Wendy Robertson, Digital Scholarship Librarian at University of Iowa, recently wrote a great blog when the New York Times picked up the newly discovered Walt Whitman work just published in University of Iowa’s repository in the Walt Whitman Quarterly Review. We are reprinting it below so the Digital Commons community can follow her journey to the dizzying heights of this impact story, rooted in a journal that went open access last year. Enjoy!
By Wendy Robertson
May 3, 2016
On Friday, the Walt Whitman Quarterly Review (WWQR) published a previously unknown book-length work “Manly Health and Training,” by Walt Whitman, recently discovered by Zachary Turpin. (Read more about it in a previous post.) Minutes after it was published, The New York Times broke the story. (We couldn’t say anything until their story launched at about 10am, and the editors carefully timed publication to be minutes before the announcement.) From that point forward, we watched as the downloads of the content climbed. And yes, for some of us, this included watching over the weekend because it was very exciting!
The use was obviously high for the journal itself, but the use for our entire repository was massively spiked by this publication; over 91% of the traffic on our entire repository was for Walt Whitman Quarterly Review. This illustrates the typical use of our site from April 1–May 2WWQR.
While the other items in the journal issue did not receive nearly as much use as the Whitman work and the introduction about the work, they received far more use than would be typical. Compare the first 3 days of use for a book review, bibliography, and back matter in this issue with similar items in the previous issue since being published.
Downloads of current issue (29 April–1 May 2016)
Downloads of previous issue (31 Dec 2015–2 May 2016)
People all over the world downloaded this newly discovered Whitman work. The first image shows downloads of in Walt Whitman Quarterly Review vol 33 issue 3 during the first three days when “Manly Health and Training” was published.
This second map is interactive [click on map for link to blog site where map is interactive] so you can see the counts by country. We will also periodically update this map with more recent data.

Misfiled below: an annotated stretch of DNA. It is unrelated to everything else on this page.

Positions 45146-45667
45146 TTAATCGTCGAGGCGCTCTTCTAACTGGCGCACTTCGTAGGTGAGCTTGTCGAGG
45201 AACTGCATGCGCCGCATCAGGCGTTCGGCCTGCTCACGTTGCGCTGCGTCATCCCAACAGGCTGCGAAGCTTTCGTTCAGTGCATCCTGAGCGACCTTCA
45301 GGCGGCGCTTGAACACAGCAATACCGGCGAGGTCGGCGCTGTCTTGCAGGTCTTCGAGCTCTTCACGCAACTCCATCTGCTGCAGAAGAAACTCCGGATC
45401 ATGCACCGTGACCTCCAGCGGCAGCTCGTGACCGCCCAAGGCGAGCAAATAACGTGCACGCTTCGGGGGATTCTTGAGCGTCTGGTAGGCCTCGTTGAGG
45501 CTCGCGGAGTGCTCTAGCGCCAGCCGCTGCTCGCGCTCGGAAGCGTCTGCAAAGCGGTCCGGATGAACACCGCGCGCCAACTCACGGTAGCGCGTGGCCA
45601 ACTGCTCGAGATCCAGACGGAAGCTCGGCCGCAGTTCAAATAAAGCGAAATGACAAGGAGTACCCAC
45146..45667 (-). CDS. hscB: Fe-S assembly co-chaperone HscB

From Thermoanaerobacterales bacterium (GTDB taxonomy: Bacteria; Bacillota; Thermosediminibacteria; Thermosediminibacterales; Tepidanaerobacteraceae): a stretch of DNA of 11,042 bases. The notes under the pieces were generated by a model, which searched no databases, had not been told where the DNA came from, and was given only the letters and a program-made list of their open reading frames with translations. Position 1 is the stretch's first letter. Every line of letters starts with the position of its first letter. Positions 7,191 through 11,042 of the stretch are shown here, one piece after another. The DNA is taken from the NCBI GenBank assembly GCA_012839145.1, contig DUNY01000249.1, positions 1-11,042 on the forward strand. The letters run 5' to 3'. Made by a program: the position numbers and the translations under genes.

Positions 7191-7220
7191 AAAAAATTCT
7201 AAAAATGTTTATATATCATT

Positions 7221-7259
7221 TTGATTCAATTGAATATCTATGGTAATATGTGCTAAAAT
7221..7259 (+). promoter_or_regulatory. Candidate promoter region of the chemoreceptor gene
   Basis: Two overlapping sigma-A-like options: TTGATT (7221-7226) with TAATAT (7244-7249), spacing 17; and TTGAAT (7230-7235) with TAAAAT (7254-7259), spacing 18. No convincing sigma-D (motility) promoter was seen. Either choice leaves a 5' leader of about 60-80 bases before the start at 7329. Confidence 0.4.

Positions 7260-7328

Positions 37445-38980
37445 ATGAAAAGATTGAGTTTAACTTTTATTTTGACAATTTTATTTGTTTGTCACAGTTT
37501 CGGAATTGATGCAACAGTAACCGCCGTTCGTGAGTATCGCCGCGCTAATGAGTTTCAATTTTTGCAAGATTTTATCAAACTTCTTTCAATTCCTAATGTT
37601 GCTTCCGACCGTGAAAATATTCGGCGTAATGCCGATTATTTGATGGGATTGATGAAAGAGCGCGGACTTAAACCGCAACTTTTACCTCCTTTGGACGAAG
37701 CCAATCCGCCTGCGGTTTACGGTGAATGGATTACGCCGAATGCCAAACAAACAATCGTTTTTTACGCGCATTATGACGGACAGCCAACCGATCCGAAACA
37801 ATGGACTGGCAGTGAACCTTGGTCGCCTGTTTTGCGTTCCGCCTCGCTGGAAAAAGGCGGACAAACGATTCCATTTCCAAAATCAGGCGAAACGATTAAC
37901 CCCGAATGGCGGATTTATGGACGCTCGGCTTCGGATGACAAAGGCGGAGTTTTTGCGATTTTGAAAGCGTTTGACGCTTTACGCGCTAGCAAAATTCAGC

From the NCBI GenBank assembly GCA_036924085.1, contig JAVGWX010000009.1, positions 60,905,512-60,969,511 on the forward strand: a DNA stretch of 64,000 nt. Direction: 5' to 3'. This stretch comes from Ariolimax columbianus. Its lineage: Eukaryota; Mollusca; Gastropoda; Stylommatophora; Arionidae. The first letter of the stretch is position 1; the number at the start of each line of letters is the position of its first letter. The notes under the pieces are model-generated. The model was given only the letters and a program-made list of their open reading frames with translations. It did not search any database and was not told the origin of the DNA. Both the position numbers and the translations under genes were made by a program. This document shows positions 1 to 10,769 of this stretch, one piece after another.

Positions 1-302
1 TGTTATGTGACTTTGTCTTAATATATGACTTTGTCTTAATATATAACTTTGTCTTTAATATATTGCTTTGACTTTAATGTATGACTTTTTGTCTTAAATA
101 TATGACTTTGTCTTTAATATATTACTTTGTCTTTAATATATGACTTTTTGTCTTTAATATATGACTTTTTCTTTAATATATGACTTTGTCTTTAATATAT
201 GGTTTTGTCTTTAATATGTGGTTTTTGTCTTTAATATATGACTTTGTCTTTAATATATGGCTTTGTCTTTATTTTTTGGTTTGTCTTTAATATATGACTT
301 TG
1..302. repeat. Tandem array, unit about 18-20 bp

Most people who downloaded the content first went the journal or issue site (10,826 out of 18,234), so it is impossible to know what articles and posts resulted in the most downloads. The numbers below reflect the downloads that occurred when users were coming directly from another publication (i.e. a link to the PDF). I think these numbers are not included in the Google analytics counts because links directly to our PDFs do not appear in Google Analytics.
Google Analytics shows us what sites directed traffic to our site, but do not indicate if people downloaded content. Historically, most of the downloads on our site come from Google (and other search engines). During this 3 day period, traffic to WWQR was largely from all the news sources that had articles. People arrived at the specific issue or the WWQR site as a whole largely from links on referring sites (15,191). Only 584 (of the 22,387 total sessions) came via a search engine. It is unclear where 6,480 sessions originated as the links appear to be direct. This could be links from email, it might be people who have turned tracking off, or it may be people typing in the URL directly.
The top referring sites were:
For more media coverage of the discovery and its publication, follow Stephanie Blalock on Twitter (@StephMBlalock), and for information about articles published in each new issue of WWQR, follow the journal (@WaltWhitmanQR).
As more news sources pick up on this, we will post updates about the usage.